Scientists at the University of Chicago have discovered a better way to measure a confounding property of microscopic high-tech particles called quantum dots.
Quantum dots, also called nanocrystals, emit light in a rainbow of colors and are used in lasers, biological studies and other applications, but their tendency to blink hinders their technological value. Imagine the annoyance caused by a randomly flickering light bulb.
"A quantum dot might blink for just a millionth of a second or it might blink for 15 minutes," said Matthew Pelton, a Research Associate at the University of Chicagos James Franck Institute. "This is one of the problems we have to solve if we want to engineer the properties of materials, particularly semiconductor materials, on the nanoscale."
A water treatment breakthrough, inspired by a sea creature
27.11.2018 | Yale University
Research project AutoAdd: Paving the way for additive manufacturing for the automotive industry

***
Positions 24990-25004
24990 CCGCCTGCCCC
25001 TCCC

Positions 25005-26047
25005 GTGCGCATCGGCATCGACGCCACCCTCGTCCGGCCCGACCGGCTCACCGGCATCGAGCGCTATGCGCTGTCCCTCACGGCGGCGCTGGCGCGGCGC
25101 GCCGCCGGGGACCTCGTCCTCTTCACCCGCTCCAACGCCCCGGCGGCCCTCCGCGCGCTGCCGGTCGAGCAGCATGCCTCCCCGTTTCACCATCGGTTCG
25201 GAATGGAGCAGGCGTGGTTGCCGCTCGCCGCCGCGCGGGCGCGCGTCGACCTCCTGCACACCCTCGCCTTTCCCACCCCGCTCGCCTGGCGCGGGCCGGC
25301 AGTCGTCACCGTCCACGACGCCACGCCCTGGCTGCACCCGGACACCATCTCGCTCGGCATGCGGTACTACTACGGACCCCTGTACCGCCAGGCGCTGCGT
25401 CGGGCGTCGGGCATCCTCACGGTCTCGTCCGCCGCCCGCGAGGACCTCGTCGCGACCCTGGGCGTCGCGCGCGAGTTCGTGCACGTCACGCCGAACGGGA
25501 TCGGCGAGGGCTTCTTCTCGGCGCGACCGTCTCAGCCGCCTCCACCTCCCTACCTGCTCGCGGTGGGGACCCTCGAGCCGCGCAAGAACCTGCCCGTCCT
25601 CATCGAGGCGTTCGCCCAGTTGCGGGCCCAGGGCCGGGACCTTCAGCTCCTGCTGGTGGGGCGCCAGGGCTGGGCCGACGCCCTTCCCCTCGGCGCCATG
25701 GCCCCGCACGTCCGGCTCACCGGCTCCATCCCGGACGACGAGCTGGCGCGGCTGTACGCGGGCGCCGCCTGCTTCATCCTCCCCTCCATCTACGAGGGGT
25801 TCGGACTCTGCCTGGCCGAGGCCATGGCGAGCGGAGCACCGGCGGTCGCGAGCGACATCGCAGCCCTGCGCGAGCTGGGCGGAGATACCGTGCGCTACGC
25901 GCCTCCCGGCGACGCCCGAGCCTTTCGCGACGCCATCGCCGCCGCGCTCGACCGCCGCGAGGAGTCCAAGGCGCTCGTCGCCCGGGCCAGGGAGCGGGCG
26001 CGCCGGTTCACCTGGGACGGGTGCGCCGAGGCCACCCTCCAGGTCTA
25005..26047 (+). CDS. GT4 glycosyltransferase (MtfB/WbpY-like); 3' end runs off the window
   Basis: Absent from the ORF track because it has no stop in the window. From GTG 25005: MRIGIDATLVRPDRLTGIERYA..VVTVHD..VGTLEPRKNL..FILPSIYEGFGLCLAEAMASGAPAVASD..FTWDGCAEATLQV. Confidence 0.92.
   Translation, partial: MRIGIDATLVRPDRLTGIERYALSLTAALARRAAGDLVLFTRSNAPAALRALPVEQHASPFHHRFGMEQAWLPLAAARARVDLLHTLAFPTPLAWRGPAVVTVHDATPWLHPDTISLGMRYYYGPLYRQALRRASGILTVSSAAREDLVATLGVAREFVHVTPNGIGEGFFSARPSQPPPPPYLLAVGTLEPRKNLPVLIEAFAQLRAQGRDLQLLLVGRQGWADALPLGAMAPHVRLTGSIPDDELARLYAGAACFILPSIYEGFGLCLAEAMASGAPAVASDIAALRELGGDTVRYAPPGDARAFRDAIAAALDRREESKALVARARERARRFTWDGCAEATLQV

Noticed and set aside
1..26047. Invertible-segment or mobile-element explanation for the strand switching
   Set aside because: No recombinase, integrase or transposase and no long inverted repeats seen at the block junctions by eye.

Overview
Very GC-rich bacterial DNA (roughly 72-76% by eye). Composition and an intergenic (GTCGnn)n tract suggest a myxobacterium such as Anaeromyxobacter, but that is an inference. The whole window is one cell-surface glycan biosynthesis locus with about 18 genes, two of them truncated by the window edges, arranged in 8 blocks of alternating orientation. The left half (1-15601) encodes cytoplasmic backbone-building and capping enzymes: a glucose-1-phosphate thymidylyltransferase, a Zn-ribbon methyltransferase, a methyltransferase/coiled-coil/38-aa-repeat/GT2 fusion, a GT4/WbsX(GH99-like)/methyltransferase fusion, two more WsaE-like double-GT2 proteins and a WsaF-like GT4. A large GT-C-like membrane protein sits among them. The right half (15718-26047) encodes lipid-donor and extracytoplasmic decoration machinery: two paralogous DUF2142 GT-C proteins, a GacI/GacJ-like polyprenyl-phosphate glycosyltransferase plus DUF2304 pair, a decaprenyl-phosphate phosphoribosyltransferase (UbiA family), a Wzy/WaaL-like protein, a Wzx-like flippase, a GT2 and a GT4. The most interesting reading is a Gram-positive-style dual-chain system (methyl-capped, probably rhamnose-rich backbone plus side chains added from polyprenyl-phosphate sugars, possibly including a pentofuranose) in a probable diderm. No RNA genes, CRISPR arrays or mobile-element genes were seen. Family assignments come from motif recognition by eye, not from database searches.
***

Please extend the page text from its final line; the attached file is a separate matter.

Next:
22.11.2018 | Fraunhofer-Institut für Lasertechnik ILT
What if, instead of turning up the thermostat, you could warm up with high-tech, flexible patches sewn into your clothes - while significantly reducing your...
A widely used diabetes medication combined with an antihypertensive drug specifically inhibits tumor growth – this was discovered by researchers from the University of Basel’s Biozentrum two years ago. In a follow-up study, recently published in “Cell Reports”, the scientists report that this drug cocktail induces cancer cell death by switching off their energy supply.
The widely used anti-diabetes drug metformin not only reduces blood sugar but also has an anti-cancer effect. However, the metformin dose commonly used in the...
A research team from the University of Zurich has developed a new drone that can retract its propeller arms in flight and make itself small to fit through narrow gaps and holes. This is particularly useful when searching for victims of natural disasters.
Inspecting a damaged building after an earthquake or during a fire is exactly the kind of job that human rescuers would like drones to do for them. A flying...
Over the last decade, there has been much excitement about the discovery, recognised by the Nobel Prize in Physics only two years ago, that there are two types...
What if a sensor sensing a thing could be part of the thing itself? Rice University engineers believe they have a two-dimensional solution to do just that.
Rice engineers led by materials scientists Pulickel Ajayan and Jun Lou have developed a method to make atom-flat sensors that seamlessly integrate with devices...
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